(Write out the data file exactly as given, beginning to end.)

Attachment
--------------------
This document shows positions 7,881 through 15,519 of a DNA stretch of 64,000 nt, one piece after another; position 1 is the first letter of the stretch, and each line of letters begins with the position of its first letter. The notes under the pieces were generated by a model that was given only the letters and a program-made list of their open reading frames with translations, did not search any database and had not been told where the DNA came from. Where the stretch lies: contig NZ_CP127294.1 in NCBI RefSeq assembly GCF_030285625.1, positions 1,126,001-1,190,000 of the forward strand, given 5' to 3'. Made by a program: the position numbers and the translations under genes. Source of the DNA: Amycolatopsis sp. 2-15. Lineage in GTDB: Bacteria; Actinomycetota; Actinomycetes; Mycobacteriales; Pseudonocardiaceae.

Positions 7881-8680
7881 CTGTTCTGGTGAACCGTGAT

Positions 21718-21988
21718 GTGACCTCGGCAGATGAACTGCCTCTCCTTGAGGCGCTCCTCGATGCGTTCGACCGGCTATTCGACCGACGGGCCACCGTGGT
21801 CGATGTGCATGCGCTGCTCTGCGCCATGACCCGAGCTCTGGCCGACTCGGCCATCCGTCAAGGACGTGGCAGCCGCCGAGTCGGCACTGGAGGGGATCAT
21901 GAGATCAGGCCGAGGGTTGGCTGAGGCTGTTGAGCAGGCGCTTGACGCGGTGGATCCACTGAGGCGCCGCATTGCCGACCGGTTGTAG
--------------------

This document shows positions 7,881 through 15,519 of a DNA stretch of 64,000 nt, one piece after another; position 1 is the first letter of the stretch, and each line of letters begins with the position of its first letter. The notes under the pieces were generated by a model that was given only the letters and a program-made list of their open reading frames with translations, did not search any database and had not been told where the DNA came from. Where the stretch lies: contig NZ_CP127294.1 in NCBI RefSeq assembly GCF_030285625.1, positions 1,126,001-1,190,000 of the forward strand, given 5' to 3'. Made by a program: the position numbers and the translations under genes. Source of the DNA: Amycolatopsis sp. 2-15. Lineage in GTDB: Bacteria; Actinomycetota; Actinomycetes; Mycobacteriales; Pseudonocardiaceae.

Positions 7881-8680
7881 CTGTTCTGGTGAACCGTGAT

Positions 21718-21988
21718 GTGACCTCGGCAGATGAACTGCCTCTCCTTGAGGCGCTCCTCGATGCGTTCGACCGGCTATTCGACCGACGGGCCACCGTGGT
21801 CGATGTGCATGCGCTGCTCTGCGCCATGACCCGAGCTCTGGCCGACTCGGCCATCCGTCAAGGACGTGGCAGCCGCCGAGTCGGCACTGGAGGGGATCAT
21901 GAGATCAGGCCGAGGGTTGGCTGAGGCTGTTGAGCAGGCGCTTGACGCGGTGGATCCACTGAGGCGCCGCATTGCCGACCGGTTGTAG